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Filed under: Development 2.0 Gender equality Poverty Social inclusion

Woman selling fruit in the market, Uzbekistan

Uzbekistan – helping women to help themselves

Since the financial crisis of 2008, women are finding it harder and harder to find jobs.

In Europe and Central Asia, women have better access to employment than in many other parts in the word. However, the women’s workforce in these countries is still 25 percent smaller than that of men, and crisis-driven cuts in the job market have restricted women’s access to jobs still further, especially in rural areas.

In Turkey, for example, 70 percent of men have access to jobs, compared to just 24 percent of women (See data on Women’s access to economic resources).

As countries moved to a market economy, entrepreneurship became a new source of income for both men and women, and small enterprises became a source of job creation, contributing to economic growth.

In central Asian countries, the micro, small, and medium enterprise share of total employment in 2010 ranged from 25 percent in Tajikistan to 60 percent in Turkmenistan (See: Women’s economic empowerment, OSCE, 2010 (pdf)).

But the potential of female entrepreneurs remains unfulfilled; on average, women own just 38 percent of all businesses in the region. In Montenegro, women account for less than 10 percent of all entrepreneurs.

According to a World Bank analysis, women’s businesses in the region tend to be smaller in terms of operation and are less efficient in terms of productivity.

This gap emerges partly because the majority of women’s business activities tend to focus on lower-revenue industries, such as agriculture, retail, wholesale trade, and textiles, which traditionally generate less capital, serve only local markets, and are less competitive.

Also, entrepreneurship is still not widely perceived as a viable career option for women, and women typically have had limited access to the education and experience needed to develop adequate business skills.

The major obstacle that all female entrepreneurs in the region face is the lack of access to, and high cost of, credit.

This lack of access to finances not only hinders the growth of women’s businesses, but also slows the overall economic development of the region.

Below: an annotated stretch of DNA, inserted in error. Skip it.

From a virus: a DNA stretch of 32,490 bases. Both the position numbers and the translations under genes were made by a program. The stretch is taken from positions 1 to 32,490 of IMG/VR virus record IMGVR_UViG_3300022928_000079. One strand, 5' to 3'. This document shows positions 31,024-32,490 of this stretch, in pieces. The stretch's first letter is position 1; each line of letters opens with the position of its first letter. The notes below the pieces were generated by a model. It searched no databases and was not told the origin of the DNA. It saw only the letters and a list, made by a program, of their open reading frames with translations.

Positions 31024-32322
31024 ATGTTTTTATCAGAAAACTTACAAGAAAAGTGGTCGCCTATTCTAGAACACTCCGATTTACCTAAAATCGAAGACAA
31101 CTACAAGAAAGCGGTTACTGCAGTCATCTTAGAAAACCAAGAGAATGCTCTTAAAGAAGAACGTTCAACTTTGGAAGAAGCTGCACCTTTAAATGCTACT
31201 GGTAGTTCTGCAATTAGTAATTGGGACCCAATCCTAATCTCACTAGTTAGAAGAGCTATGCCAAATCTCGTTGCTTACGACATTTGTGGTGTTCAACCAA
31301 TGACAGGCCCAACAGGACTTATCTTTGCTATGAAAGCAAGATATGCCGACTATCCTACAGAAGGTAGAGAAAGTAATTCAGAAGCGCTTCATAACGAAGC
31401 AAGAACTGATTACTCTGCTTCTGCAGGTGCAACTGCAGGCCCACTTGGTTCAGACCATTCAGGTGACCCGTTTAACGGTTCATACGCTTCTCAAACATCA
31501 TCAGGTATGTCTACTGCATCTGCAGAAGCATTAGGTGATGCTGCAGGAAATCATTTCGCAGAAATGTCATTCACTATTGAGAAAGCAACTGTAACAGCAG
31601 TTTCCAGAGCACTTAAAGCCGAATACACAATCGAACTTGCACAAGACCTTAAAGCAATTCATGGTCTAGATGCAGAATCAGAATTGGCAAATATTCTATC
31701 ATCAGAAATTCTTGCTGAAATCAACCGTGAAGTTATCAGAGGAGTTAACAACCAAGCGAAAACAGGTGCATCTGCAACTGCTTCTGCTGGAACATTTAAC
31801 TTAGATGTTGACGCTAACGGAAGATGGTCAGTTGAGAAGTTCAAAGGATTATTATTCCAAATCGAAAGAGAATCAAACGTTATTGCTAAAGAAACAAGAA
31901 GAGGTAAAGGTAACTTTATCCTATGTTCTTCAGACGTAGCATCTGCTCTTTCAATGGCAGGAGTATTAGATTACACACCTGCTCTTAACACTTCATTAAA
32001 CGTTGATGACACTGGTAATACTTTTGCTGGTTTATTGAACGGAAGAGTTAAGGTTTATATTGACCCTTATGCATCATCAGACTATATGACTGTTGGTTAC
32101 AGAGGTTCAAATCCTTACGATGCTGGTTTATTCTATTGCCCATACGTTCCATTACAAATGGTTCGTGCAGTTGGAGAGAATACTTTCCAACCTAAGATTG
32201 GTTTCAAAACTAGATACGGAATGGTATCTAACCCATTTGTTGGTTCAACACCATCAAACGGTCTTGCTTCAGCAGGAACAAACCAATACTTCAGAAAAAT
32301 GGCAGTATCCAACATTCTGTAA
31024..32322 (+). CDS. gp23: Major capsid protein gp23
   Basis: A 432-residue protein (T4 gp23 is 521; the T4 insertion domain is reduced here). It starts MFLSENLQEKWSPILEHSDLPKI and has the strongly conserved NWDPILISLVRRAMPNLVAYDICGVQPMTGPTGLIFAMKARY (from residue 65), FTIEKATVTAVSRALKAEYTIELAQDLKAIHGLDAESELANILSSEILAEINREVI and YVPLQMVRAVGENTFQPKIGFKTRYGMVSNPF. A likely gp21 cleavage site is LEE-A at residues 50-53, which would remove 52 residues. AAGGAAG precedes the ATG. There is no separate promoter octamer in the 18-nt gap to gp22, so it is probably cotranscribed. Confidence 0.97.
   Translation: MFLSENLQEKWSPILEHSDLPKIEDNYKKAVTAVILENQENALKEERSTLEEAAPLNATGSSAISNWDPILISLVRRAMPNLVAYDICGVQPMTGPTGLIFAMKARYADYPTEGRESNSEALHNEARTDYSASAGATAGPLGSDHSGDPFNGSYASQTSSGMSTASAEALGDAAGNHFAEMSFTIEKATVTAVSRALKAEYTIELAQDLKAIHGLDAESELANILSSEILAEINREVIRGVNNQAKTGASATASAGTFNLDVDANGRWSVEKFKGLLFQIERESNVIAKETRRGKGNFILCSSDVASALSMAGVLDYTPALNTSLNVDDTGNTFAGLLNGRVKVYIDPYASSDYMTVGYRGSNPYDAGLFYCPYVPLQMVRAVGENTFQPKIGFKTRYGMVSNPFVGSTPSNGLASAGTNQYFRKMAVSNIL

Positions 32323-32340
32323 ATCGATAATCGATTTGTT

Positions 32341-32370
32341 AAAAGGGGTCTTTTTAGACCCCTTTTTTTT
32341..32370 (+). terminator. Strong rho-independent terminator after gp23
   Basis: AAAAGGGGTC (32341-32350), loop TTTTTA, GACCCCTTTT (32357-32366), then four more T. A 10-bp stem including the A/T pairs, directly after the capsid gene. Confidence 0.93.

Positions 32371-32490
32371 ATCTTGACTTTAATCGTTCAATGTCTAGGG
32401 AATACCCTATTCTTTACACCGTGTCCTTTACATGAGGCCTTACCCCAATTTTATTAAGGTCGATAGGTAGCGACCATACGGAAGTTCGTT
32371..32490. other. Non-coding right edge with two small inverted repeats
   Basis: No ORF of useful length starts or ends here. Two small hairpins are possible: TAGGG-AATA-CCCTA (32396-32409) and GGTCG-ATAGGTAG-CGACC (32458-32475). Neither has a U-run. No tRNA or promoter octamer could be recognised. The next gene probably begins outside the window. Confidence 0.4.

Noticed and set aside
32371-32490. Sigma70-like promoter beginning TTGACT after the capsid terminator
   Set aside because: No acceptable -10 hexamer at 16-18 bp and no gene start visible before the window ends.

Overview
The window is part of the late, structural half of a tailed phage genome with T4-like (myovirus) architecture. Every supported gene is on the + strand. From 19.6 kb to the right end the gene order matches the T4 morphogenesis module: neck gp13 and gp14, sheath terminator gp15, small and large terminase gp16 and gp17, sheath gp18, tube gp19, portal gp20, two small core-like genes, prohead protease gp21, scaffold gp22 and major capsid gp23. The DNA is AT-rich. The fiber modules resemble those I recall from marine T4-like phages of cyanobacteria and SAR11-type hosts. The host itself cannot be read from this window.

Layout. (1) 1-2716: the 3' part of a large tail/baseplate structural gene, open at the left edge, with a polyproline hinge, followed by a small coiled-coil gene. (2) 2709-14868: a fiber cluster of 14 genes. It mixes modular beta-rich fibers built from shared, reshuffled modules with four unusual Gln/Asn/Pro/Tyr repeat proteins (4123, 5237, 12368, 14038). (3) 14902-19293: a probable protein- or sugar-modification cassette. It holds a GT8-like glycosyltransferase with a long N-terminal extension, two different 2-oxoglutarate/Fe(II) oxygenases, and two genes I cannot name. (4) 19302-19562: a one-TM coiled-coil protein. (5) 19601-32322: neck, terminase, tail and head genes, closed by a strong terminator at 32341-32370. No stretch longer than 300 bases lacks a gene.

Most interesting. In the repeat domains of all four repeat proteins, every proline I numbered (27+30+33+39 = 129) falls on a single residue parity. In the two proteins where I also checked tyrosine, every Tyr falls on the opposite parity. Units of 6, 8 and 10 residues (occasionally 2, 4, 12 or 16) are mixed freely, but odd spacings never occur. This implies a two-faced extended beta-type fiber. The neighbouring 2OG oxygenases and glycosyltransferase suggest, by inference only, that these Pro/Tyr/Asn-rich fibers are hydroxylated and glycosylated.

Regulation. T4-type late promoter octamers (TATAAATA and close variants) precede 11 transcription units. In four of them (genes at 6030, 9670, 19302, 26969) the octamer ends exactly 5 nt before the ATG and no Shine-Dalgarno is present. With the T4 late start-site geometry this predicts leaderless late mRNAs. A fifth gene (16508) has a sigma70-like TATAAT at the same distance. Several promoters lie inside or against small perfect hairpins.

Another study found that women’s income produces a multiplier effect on society, given that income in the hands of women is more likely to be invested in their families and communities.

Closing of the gender gap in entrepreneurship will contribute to the development of sustainable economies and inclusive societies—the ultimate goals of UNDP’s development initiatives.

Crowdfunding—funding a project by raising small amounts from a large number of people, typically via the Internet—could be the way forward for female entrepreneurs.

This novel method of fundraising provides entrepreneurs the opportunity to get their hands on the resources they need to start a new business or to stay in business when times get tough.

Not only could crowdfunding allow female entrepreneurs to start a business, but it would also provide them the opportunity to showcase their products to the entire world.

Many crowdfunding platforms already exist, allowing individuals, NGOs, and businesses to safely solicit funds, such as KivaCatapult, and Kickstarter.

Each of these platforms is based on the same concept: a project leader or business owner creates a profile and explains their idea to attract potential funders. Once the project or business is launched, investors around the world can follow its progress and choose to reinvest at any time.

There are a few key reasons why crowdfunding is such a great option for female entrepreneurs:

  1. With investors coming from all corners of the world, businesses would be supported free of the local stereotyping and constraints that women typically face when establishing a business.
  2. The online environment gives women the opportunities to overcome the restrictions of the local market and to develop their business skills.